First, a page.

World Economic Situation and Prospects as of mid-2023
Prospects for a robust global economic recovery remain dim amid stubborn inflation, rising interest rates and heightened uncertainties. Instead, the world economy faces the risk of a prolonged period of low growth as the lingering effects of the COVID-19 pandemic, the ever-worsening impact of climate change and macroeconomic structural challenges remain unaddressed, according to the World Economic Situation and Prospects as of mid-2023 released today.
According to the report, the world economy is now projected to grow by 2.3 per cent in 2023 (+0.4 percentage points from the January forecast) and 2.5 per cent in 2024 (-0.2 percentage points), a slight uptick in the global growth forecast for 2023. In the United States, resilient household spending has prompted upward revision of growth forecast to 1.1 per cent in 2023. The European Union’s economy—driven by lower gas prices and robust consumer spending—is now projected to grow by 0.9 per cent. China’s growth this year is now forecast at 5.3 per cent as a result of COVID-19 related restrictions being lifted.
But a sombre picture still remains. Despite this uptick, the growth rate is still well below the average growth rate in the two decades before the pandemic of 3.1 per cent. For many developing countries, growth prospects have deteriorated amid tightening credit conditions and rising costs of external financing. In Africa and Latin America and the Caribbean, GDP per capita is projected to increase only marginally this year, reinforcing a longer-term trend of stagnating economic performance. The least developed countries are forecast to grow by 4.1 per cent in 2023 and 5.2 per cent in 2024, far below the 7 per cent growth target set in the 2030 Agenda for Sustainable Development.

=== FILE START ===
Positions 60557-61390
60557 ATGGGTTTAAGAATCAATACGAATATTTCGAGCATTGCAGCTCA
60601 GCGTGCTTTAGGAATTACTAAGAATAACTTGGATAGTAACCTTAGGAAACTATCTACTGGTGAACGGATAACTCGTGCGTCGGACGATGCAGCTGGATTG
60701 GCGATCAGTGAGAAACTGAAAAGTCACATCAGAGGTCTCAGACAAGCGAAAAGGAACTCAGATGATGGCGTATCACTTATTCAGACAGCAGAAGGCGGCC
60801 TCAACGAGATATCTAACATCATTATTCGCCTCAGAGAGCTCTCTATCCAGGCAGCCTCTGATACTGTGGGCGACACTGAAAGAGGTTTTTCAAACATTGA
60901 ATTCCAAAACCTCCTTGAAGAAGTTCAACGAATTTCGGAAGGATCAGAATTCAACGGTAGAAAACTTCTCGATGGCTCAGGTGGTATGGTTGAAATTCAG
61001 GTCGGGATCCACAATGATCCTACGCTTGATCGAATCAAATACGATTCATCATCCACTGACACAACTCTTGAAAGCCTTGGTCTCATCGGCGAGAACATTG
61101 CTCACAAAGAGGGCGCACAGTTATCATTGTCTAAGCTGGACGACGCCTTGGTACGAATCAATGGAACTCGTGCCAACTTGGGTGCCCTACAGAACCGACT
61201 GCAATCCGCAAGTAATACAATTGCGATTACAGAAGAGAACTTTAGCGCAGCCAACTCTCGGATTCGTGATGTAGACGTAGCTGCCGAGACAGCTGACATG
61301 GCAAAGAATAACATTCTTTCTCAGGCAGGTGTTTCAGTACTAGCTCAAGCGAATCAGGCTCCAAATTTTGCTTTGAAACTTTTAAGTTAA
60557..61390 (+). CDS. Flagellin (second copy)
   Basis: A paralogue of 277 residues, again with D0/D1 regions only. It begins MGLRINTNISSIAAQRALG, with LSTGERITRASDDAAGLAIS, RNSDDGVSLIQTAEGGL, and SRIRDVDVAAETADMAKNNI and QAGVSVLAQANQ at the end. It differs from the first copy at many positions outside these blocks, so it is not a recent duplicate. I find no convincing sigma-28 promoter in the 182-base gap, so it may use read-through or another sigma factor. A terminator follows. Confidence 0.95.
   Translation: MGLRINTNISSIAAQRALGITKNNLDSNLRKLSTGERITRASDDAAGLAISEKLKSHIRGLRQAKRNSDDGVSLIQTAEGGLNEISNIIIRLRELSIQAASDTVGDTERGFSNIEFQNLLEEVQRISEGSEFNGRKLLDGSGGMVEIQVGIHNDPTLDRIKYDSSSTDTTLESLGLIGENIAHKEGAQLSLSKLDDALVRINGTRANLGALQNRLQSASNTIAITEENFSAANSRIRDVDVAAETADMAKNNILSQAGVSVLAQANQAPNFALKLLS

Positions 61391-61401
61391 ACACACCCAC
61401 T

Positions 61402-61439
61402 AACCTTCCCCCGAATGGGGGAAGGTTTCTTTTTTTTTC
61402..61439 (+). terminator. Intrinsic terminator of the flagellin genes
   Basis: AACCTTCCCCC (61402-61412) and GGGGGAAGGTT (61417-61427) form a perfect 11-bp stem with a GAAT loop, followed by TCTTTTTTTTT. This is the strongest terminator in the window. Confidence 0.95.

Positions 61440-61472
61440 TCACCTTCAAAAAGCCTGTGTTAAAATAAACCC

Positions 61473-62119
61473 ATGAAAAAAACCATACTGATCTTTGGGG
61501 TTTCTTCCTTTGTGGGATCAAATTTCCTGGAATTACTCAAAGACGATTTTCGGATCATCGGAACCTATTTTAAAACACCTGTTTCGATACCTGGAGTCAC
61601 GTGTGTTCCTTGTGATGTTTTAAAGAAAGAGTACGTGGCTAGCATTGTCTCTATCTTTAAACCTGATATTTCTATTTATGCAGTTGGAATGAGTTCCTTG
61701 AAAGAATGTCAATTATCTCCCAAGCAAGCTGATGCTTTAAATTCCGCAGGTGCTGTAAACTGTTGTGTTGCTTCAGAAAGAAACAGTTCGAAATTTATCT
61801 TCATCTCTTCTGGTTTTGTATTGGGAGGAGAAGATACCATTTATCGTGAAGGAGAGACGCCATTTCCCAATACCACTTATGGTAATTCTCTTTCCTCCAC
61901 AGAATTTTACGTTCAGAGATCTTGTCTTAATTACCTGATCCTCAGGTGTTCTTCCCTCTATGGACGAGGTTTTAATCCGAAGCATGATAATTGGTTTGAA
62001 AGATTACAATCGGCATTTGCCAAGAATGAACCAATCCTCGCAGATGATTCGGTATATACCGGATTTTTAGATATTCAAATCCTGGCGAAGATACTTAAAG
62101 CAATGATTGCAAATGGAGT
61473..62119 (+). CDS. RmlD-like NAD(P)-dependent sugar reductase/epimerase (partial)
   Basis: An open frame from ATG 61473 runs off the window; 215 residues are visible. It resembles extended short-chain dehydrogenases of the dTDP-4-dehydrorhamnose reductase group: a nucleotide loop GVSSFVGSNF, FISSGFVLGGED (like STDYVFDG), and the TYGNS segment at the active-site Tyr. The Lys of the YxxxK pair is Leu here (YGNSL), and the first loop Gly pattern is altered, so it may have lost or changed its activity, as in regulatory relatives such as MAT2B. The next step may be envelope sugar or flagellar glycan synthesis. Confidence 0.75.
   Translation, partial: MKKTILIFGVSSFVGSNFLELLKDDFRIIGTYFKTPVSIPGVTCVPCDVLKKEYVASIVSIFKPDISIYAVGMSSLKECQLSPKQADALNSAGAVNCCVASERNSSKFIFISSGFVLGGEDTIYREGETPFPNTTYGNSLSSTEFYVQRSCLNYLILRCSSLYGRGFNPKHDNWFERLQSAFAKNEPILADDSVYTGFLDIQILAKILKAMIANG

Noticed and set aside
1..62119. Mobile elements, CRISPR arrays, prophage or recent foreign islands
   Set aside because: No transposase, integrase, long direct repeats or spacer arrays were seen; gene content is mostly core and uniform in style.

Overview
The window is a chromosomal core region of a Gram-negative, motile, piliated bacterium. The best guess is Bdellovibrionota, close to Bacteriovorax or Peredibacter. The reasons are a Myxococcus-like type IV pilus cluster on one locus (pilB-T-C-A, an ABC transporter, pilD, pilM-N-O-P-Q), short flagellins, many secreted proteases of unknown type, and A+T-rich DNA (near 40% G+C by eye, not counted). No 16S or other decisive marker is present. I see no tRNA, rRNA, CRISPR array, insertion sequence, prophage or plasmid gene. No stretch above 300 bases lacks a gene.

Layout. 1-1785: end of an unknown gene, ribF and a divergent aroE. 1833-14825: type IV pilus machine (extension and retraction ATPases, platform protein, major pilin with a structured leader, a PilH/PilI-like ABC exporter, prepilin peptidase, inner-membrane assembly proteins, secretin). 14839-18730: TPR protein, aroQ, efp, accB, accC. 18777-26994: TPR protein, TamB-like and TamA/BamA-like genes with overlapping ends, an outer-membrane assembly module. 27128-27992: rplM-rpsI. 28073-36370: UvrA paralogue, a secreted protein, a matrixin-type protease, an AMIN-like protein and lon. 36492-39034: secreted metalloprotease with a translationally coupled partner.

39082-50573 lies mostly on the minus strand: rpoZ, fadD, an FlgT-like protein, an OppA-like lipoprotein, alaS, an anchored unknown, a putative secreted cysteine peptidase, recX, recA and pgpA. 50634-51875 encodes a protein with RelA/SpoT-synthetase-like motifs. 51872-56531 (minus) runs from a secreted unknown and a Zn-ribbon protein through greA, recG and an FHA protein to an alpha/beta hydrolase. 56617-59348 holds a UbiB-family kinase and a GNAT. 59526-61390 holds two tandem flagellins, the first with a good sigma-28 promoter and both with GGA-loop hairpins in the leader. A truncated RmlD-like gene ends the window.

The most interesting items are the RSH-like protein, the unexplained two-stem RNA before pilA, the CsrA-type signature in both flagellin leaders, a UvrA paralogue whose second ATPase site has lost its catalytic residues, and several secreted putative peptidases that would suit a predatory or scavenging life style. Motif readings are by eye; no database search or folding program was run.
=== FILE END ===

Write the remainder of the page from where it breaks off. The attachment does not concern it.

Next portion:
“The current global economic outlook presents an immediate challenge to delivering on the SDGs,” said UN Under-Secretary-General for Economic and Social Affairs, Li Junhua. “The global community must urgently address the growing shortages of funding faced by many developing countries, strengthening their capacities to make critical investments in sustainable development and helping them transform their economies to achieve inclusive and sustained long-term growth.”